Preservation of Meat

royketelt

Preserving food is extremely important in survival situations. The time frame between kills of large animals can sometimes be upwards of 30 to 40 days. You may have other issues at hand to deal with and do not have the opportunity to hunt, such as very bad weather. Whatever the case maybe having food on hand for extended periods is perfect for survival. Not only can you keep all of the meat from your kill, which is very important, but also gives you time to work on your base camp or whatever task you need to.

Smoking
 Smoking meat is a very popular method of cooking. The flavor that smoking can give the meat is mouth watering. The wood you choose to smoke meat enhances flavor of the meat. Common woods chosen for smoking are White Oak, Apple, Hickory, Dog Wood, Ash, and most popular Mesquite. Choosing an appropriate wood in the wild can also give you a nice tasting meal as well.

In order to smoke meat in the wild, all you need to do is build a rack to hang meat above the fire where the smoke will hit the meat and the flame will not. This works best over a smoldering fire. The process does take a long period of time, usually about 24 hours for a large piece of meat. Therefore in order to shorten the time needed to smoke meat, you should cut the meat into smaller pieces.

The actual need of preserving meat is beyond vital in survival situations. The ability to keep meat on hand is a greater advantage because you are able to carry food with you and eat it even when the weather is so bad that you can not start a fire to cook. Smoking meat is one of my favorite ways to preserve meat.

Of course in order to make your survival smoker most effective you should build a structure that will keep the most amount of smoke around the meat as possible. This can be accomplished by building a tee pee like structure around the meat or a box type structure around the meat.

fig08-29

fig8-27

Salt Curing Salt Curing is a great way to preserve meat, but has a draw back it requires salt. Salt is a great way to preserve meat because it draws the water out of the meat, which prevents bacteria from forming in the meat. It was a very popular way to preserve meat commercially before refrigeration.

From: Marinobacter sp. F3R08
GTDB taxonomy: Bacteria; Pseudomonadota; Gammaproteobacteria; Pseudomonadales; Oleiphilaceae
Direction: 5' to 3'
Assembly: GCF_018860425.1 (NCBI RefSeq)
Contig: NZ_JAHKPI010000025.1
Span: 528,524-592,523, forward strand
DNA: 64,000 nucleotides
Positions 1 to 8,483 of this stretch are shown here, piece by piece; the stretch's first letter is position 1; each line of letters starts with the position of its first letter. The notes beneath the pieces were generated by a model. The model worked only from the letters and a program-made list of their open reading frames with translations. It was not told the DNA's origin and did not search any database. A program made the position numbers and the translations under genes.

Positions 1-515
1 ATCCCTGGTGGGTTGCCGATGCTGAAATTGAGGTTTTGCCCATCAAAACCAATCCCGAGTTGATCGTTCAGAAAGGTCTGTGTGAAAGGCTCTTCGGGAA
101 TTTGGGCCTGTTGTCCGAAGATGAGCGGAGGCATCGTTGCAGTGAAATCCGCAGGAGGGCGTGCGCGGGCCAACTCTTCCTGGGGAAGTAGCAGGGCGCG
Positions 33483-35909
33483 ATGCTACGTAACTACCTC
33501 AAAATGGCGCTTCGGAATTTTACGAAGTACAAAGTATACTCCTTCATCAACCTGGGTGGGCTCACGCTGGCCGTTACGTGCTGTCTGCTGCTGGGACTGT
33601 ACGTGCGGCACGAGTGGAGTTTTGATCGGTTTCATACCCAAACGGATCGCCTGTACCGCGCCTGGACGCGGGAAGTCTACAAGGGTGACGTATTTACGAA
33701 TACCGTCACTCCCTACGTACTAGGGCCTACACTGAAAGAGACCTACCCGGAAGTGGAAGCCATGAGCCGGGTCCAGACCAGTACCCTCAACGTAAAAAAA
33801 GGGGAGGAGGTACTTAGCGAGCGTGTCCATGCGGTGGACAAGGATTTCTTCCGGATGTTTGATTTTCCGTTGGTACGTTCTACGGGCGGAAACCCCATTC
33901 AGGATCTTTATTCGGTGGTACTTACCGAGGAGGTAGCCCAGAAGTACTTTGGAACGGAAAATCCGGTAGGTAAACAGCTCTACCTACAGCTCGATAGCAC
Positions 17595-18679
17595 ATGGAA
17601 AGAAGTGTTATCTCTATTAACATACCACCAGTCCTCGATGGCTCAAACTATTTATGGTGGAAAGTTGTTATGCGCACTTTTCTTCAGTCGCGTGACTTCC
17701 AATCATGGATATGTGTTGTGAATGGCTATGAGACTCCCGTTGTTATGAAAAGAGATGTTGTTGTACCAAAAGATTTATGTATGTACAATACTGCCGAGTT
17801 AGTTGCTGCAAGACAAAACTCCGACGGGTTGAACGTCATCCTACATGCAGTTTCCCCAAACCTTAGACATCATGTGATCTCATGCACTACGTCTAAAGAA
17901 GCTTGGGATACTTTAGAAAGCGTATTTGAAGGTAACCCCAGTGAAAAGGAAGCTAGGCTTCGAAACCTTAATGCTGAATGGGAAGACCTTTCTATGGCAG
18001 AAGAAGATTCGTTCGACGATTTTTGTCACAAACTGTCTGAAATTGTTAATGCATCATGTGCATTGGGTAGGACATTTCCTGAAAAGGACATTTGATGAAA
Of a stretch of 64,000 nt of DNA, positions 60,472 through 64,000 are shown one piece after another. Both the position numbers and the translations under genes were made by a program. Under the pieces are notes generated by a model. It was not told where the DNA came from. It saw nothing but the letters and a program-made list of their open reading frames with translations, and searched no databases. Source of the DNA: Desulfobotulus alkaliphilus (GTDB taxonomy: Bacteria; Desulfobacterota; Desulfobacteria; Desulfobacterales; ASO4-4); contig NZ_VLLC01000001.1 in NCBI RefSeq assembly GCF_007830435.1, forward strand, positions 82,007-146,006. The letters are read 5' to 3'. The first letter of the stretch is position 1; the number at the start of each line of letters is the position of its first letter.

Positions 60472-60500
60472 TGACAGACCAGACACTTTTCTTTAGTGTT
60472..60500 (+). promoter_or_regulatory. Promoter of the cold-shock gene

There are two types of salt curing. (1) Brining or wet salting and (2) dusting or dry salting. Brining requires a solution of salt and water. Dusting only requires a rubbing of salt and whatever mixture of spices and herbs you wish.

A final note about curing with salt is that a very potent bacteria lives in all meat, botulism. An ingredient to add to your brine is nitrates. In order to get nitrates, you simply need to find green plants that you can eat, grind up the green flesh of the leaf, and extract the juice and fibers created. This contains nitrites. Nitrites are dangerous in large quantities. Only allow about 6 percent of your salt solution to contain nitrites in both dry rubs and wet brining.

cured_meat-200x300

Preserving meat for extended use is extremely important. Not only does it allow you to keep meat on hand but it also adds a great moral boost to simply have extra food. Of course not only does having food on hand help with your survival but it can also be used to hunt with. If you are going to try any method of meat preservation I recommend starting with smoking meat. Brining can be a little dangerous.

Advertisements

One response to “Preservation of Meat

  1. Reblogged this on 323 Archery Shoot and commented:
    I’ve been thinking of building my own smoke house – but I have to check with the local authorities, since I really don’t want the fire department at the house because some urbanite with the common sense of a nuthatch calling 911 as soon as they see smoke.

Leave a Reply

Fill in your details below or click an icon to log in:

WordPress.com Logo

You are commenting using your WordPress.com account. Log Out / Change )

Twitter picture

You are commenting using your Twitter account. Log Out / Change )

Facebook photo

You are commenting using your Facebook account. Log Out / Change )

Google+ photo

You are commenting using your Google+ account. Log Out / Change )

Connecting to %s